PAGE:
In the United States we have complex court system that is broken down into many parts. There are two main branches of the US court system; federal courts and state courts. Each of these court systems are made up of more granular parts (described below). It is important to note what level of court the record pertains to (state or federal) because finding court records can be daunting if you don’t know where to start. The following information breaks down our US court record system so that you can find the court records you’re looking for without losing your mind.
Federal Courts are broken up into 3 parts; The United States Supreme Court, The Court of Appeals and District Courts. This is where you can locate the federal records for; bankruptcy court records, criminal court records, appellate court records, military court records, circuit court records, tax court records, federal lawsuit records, veteran court records and US Supreme Court records. There is some overlap between the state and federal courts but keep this in mind … court cases that are of a state nature are generally held in a state court unless elevated to the federal appeal courts or the United States Supreme Court.
State Courts are broken into many parts; Trial Courts, Civil Courts, Municipal Courts, Justice of The Peace Courts (JP Courts), County Courts, Superior Courts, Circuit Courts, State Supreme Courts, District Courts, Magistrate Courts, Courts of Common Pleas, Regional Courts and City Courts. The state courts are where most of the court cases start, at the lower levels, and then they can be elevated to the federal level depending on the nature of the court case. Trial courts can include county, city, magistrate, jp, or circuit courts and this is where you will find county court records, criminal court records, traffic court records and some civil court records. Courts of general jurisdiction (circuit, superior & district courts) hear cases relating to lawsuits and financial matters. This is where you will find lawsuit records and court cases that involve large sums of money. Civil courts will hear family court cases and that is where you will find family, marriage and divorce records.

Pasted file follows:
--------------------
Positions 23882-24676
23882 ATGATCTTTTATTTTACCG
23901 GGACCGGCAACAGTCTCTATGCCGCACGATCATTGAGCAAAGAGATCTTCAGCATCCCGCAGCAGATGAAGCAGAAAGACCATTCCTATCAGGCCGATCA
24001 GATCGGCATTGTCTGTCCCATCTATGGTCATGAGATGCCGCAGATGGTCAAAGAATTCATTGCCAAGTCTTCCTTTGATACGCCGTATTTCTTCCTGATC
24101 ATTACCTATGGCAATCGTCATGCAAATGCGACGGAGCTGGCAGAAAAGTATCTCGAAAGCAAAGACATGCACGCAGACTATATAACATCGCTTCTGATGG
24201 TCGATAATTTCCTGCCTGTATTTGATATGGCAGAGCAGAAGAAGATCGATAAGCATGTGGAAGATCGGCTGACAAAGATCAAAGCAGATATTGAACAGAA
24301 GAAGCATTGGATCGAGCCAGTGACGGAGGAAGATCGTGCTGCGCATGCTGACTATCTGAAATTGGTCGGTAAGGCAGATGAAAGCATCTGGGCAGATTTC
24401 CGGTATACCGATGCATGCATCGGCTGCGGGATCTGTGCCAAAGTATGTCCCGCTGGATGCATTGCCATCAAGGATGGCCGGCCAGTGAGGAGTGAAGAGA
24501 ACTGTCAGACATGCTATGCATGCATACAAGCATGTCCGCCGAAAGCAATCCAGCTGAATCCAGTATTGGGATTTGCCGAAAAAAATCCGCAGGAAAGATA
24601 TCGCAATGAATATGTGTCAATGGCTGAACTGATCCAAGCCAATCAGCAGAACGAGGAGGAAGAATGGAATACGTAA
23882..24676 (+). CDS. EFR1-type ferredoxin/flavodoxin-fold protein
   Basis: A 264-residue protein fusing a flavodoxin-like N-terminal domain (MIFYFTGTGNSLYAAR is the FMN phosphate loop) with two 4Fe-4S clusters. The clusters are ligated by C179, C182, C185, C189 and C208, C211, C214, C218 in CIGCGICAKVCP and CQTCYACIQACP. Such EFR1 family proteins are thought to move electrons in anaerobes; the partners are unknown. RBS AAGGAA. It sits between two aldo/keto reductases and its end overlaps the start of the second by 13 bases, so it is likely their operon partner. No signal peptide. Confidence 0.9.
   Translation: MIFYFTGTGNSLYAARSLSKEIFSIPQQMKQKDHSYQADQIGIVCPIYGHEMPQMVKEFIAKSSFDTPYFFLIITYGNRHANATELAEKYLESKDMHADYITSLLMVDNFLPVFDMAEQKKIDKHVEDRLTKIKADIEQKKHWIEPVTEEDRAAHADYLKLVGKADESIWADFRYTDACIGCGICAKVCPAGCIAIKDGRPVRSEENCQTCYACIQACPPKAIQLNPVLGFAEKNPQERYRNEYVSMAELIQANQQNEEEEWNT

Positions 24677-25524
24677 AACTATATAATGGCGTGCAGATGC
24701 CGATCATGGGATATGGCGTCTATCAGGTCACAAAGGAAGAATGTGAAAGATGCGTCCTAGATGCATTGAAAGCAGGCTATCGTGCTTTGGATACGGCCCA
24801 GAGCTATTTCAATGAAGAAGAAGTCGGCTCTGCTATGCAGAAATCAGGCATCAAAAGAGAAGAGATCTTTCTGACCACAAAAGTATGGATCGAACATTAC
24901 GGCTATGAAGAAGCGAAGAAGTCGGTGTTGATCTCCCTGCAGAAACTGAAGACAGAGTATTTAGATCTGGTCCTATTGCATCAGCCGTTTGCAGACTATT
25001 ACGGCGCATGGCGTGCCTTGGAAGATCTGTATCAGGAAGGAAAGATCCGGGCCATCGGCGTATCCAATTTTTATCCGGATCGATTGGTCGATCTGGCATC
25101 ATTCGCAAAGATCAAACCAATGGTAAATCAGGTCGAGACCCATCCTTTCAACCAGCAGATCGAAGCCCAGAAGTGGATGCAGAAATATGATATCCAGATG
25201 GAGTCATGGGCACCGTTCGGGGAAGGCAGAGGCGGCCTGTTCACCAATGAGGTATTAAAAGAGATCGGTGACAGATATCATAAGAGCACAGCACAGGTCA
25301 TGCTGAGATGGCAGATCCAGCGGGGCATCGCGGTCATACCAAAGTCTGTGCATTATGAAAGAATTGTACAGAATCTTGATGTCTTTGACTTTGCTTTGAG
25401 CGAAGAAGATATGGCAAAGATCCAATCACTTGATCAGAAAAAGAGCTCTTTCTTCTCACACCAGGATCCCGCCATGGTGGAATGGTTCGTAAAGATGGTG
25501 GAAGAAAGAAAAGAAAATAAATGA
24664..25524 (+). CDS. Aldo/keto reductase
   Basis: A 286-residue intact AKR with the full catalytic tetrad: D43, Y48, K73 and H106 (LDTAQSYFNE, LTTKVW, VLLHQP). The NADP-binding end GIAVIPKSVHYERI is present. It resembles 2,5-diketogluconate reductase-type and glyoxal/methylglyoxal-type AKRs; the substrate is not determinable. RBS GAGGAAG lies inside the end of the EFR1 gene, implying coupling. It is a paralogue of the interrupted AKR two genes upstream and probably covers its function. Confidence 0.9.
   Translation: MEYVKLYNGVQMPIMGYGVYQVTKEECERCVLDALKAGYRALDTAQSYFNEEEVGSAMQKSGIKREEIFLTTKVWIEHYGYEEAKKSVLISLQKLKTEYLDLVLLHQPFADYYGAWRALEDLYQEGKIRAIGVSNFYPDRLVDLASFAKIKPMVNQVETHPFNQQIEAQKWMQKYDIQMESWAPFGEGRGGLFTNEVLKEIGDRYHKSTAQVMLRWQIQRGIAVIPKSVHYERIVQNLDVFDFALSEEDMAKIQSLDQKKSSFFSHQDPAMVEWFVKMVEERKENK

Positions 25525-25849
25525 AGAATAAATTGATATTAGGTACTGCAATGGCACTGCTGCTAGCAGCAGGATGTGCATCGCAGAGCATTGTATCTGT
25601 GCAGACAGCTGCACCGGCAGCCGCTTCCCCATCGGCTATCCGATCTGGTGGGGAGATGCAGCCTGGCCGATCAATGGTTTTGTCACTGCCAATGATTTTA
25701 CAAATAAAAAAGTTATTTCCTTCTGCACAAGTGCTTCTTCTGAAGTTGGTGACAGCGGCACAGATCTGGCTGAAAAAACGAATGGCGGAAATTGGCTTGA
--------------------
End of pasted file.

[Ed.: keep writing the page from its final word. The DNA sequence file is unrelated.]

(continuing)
The main thing to take away from this article on finding court records is; 1st Ask yourself what type of court record you are looking for (state or federal), 2nd What kind of court case was this record tied to (criminal court case, civil court case, etc…) A good place to start in finding court records is to use a 3rd party database (ie. SearchQuarry.com) that indexes public records so that you can do a simple name search and find out all the court records that are attached to that person’s public record. This will help you to narrow down your efforts and save you a lot of time while trying to digest all this information.